The fluorescents operate way better on HF and that has to be generated via a resonator circuit (used for the start). And that has way wilder response to the input (inverter frequency), plus the output signal needs a recrtification and filtering to provide the required feedback, further complicating the overall response to the regulation changes. That means the loop could be either accurate or fast, but not both at the same time. When it is fast (the saturation of the feedback transformer core), it is not that accurate to completely suppress the 100/120Hz ripple. And when it is made accurate (for dimmable circuits), it's so slow, it can not respond that well on the 100/120Hz ripple either.
The only way to make really ripple free fluorescent would be to make the DC bus filtered and stabilized first, but that would need an extra converter between the electrolytic tank capacitor and the main inverter (so the inverter would get nice plain DC, so nothing to suppress anymore). That would mean a 3'rd stage into the ballast...

Plus the higher power of HID's makes the use of an active power factor correction circuit really unavoidable, while the PFC results to voltage fluctuation of not worse than 300..450V range (that translates into 150..225V available for the lamp), so way more margin above the 70..100V lamp with the DC regulation.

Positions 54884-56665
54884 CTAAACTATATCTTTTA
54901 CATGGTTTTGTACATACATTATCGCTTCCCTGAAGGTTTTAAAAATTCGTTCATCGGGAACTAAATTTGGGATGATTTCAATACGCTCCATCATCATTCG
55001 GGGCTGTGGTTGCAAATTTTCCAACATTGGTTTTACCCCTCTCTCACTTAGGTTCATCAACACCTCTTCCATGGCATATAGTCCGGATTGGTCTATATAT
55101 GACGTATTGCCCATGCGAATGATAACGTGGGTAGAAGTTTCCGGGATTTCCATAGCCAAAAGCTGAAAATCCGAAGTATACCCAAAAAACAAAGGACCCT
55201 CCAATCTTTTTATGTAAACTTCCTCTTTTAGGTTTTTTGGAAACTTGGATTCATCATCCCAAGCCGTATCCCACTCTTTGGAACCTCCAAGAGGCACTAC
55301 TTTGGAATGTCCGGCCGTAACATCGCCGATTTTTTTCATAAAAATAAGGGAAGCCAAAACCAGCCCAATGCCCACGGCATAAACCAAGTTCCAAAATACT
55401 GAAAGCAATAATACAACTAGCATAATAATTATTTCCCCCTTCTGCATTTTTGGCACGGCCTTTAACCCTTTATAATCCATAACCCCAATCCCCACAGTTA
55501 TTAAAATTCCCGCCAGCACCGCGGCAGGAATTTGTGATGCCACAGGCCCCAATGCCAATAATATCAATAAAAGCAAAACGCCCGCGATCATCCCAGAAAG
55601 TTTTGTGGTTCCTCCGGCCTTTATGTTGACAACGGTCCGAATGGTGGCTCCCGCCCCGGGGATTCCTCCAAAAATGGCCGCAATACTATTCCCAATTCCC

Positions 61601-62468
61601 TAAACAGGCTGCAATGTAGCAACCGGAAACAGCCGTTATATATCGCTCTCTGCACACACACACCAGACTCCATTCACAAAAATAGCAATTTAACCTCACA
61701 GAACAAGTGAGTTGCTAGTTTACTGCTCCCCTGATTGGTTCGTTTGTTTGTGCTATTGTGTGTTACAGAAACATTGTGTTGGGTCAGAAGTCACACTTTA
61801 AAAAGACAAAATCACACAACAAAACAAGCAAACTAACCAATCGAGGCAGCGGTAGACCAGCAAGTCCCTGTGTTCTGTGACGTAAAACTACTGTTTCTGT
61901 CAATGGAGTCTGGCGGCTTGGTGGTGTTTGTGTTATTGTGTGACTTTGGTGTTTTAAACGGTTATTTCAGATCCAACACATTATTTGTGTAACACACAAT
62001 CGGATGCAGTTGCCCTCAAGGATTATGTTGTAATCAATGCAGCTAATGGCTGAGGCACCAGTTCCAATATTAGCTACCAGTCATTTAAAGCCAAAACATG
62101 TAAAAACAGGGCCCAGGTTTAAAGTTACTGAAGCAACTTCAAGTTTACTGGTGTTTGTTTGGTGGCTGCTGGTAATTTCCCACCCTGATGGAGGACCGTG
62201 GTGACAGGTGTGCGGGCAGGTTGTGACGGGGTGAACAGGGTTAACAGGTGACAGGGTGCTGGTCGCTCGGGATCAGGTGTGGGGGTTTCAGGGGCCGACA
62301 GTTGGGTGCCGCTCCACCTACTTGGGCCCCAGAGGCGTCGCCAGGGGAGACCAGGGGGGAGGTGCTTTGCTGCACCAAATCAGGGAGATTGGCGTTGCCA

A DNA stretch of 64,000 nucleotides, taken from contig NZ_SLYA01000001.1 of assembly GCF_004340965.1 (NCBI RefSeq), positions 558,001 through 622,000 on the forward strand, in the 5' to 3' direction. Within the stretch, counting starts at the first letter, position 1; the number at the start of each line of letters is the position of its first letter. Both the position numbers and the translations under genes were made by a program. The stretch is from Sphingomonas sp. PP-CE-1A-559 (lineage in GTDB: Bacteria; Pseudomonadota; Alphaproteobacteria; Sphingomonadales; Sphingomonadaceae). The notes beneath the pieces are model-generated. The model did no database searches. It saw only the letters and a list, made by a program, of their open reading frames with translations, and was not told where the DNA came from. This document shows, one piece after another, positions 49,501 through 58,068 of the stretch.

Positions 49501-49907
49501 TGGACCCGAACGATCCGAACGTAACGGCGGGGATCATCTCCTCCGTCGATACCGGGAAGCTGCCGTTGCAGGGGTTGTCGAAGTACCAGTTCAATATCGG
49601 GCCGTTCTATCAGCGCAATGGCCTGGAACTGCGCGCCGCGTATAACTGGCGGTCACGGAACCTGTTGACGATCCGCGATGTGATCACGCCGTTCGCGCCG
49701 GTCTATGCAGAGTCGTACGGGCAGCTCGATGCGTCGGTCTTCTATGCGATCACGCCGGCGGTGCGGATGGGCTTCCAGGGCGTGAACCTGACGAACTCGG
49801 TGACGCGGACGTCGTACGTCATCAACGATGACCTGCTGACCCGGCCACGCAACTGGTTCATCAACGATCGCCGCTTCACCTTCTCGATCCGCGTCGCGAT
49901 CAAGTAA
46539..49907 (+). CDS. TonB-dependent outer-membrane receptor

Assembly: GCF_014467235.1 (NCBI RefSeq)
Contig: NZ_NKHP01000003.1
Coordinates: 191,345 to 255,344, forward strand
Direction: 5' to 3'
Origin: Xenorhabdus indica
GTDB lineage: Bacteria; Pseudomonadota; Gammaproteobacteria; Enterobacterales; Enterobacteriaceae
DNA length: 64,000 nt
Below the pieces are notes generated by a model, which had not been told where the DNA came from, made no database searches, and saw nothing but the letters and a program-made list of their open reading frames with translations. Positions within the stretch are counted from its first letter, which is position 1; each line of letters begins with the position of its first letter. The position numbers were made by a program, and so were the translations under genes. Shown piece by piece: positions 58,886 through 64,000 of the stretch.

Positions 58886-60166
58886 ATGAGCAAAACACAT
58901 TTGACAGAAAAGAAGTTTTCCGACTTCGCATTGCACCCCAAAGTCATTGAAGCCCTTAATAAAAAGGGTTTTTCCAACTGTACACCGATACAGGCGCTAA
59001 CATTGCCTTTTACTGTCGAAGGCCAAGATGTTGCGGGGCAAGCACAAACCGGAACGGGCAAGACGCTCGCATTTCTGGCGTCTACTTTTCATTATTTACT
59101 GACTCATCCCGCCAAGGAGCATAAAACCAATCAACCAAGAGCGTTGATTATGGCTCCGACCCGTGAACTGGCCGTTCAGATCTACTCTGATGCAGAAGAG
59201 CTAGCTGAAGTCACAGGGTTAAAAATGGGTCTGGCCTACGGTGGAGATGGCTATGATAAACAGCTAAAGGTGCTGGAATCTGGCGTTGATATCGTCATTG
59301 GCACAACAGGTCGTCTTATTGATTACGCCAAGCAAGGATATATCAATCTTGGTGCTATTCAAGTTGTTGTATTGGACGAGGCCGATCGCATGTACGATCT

The low power fluorescents allow the use of just low value of tank capacitor to bring the power factor above the 0.6 requirement, but that means way higher amplitude of the DC ripple.

No more selfballasted c***

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Sep 19, 2015 at 01:24 PM Author: Silverliner
Very interesting, I do want an oscilloscope someday.

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Sep 20, 2015 at 06:49 AM Author: Medved
@Silverliner: I have bought a DS-203, it is not that expensive, it is 2 channel and mainly it is plastic case and battery powered, so possible to measure things connected to a mains.

Downside is, many of the controls are not that straight forward and even the operation has some glitches, but it is fine for the basic measurements...

No more selfballasted c***

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Sep 22, 2015 at 12:03 AM Author: Kappa7
The active PFC (when present) doesn't provide a regulated DC rail voltage?
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Sep 22, 2015 at 12:40 AM Author: Medved
Regulated only with it's DC value (so may ensure constant brightness when the AC mains slowly varies due to e.g. grid balancing), but still with a significant 100/120Hz ripple present (so still some flicker will be there).
To supress that ripple, the downstream power conversion has to have quite some open loop gain headroom at the 100/120Hz. Quite easy for DC regulation by a DCDC operating above 20kHz, but for an AC inverter it would need operating frequency above 200kHz (that allows an open loop gain of more than 10 or so, supressing the ripple in about that ratio). And that is the domain for LLC DCDC converters, but the 40..50kHz used for supplying the fluorescents is too low to allow such ripple suppression (and obviously remain stable by itself; so at the 100Hz would be barely the unity gain cross-over frequency, so no supression from the loop gain at all).

No more selfballasted c***